More like the spy was a catcher, but still
“You’re an unusual man, Mr. Berg,” says Jeff Daniels to a potential American spy, aging Red Sox catcher Moe Berg. That’s The Catcher Was a Spy’s most telling line. Berg (Paul Rudd) is difficult to define. The movie concerning his World War II service feels like a redacted, top secret report. So little of Berg’s life, both as a pro ball player and enthusiastic spy, ever comes to the surface.
Berg was a genius, a speaker of a dozen or so languages. He spent extensive time studying in libraries, and when called on, chose to enter Switzerland on a mission to assassinate a top German nuclear scientist. He refused to accept a Presidential medal for his service.
This is a story of an isolated man who seemed out of time. He never felt comfortable outside of libraries or a baseball stadium. Moe Berg, as Catcher Was a Spy tells it, was an enigma. That’s challenging to adapt, and the script attempts some flash-forwards to give Berg’s story some energy. That’s marginally successful. Catcher Was a Spy insinuates Berg was gay, too. That has no bearing on overall story, and the script drops this idea once Berg enters enemy territory in the second act.
Berg’s story is a small one. Unlike other other WWII espionage tales, Catcher Was a Spy involves but a few people. There’s only one scene of action as American troops take a town, and later, a minuscule finale relies on basic cinematic tensions. Catcher Was a Spy is constructed too cleanly, too perfect for such a messy and unpredictable job. On a budget, the scenery too feels borrowed, the action made-for-TV frail.
Everything of interest hinges on Berg. He tells most of his own story in expository dialog exchanges; people he meets find his mysterious side alluring, convenient for the script’s needs. Rudd is a capable actor, but never quite locked into this role. It’s as if he’s holding back a sarcastic tirade each time the camera pans to him in close-up. Surrounding Rudd is a grand supporting cast, better than Catcher Was a Spy deserves, if raising the production’s value.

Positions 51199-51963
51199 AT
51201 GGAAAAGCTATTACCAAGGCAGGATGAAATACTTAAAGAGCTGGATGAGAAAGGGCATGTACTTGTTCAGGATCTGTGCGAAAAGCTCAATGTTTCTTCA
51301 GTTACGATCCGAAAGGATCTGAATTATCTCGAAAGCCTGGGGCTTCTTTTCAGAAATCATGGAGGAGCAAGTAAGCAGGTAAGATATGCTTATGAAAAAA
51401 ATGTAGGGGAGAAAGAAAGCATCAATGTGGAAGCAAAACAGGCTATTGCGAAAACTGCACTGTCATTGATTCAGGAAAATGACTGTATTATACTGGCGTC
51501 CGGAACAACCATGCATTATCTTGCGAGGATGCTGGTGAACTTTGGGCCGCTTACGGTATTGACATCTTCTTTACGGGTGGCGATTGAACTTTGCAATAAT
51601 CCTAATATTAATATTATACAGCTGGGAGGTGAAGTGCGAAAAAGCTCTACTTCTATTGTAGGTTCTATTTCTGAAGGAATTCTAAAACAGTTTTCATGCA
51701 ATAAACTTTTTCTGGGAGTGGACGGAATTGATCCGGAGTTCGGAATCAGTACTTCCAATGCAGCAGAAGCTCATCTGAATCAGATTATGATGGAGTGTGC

Author Nicholas Dawidoff wrote a book on Berg’s life, of which this film adaptation is based. That book came with the subtitle, The Mysterious Life of Moe Berg. It’s an apt descriptor. While the results of Berg’s actions become clear through historical record, there’s no sense of who Berg was or why he distanced himself from social standing. The suggestion of his sexual preference seems a superficial addition; his actions were those of an intellectual. That’s all Catcher Was a Spy can tell. The book seems the better choice.
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The Catcher Was a Spy
The story of the mysterious Moe Berg is adapted from a book in The Catcher Was a Spy, but Berg is still a mystery as the credits roll.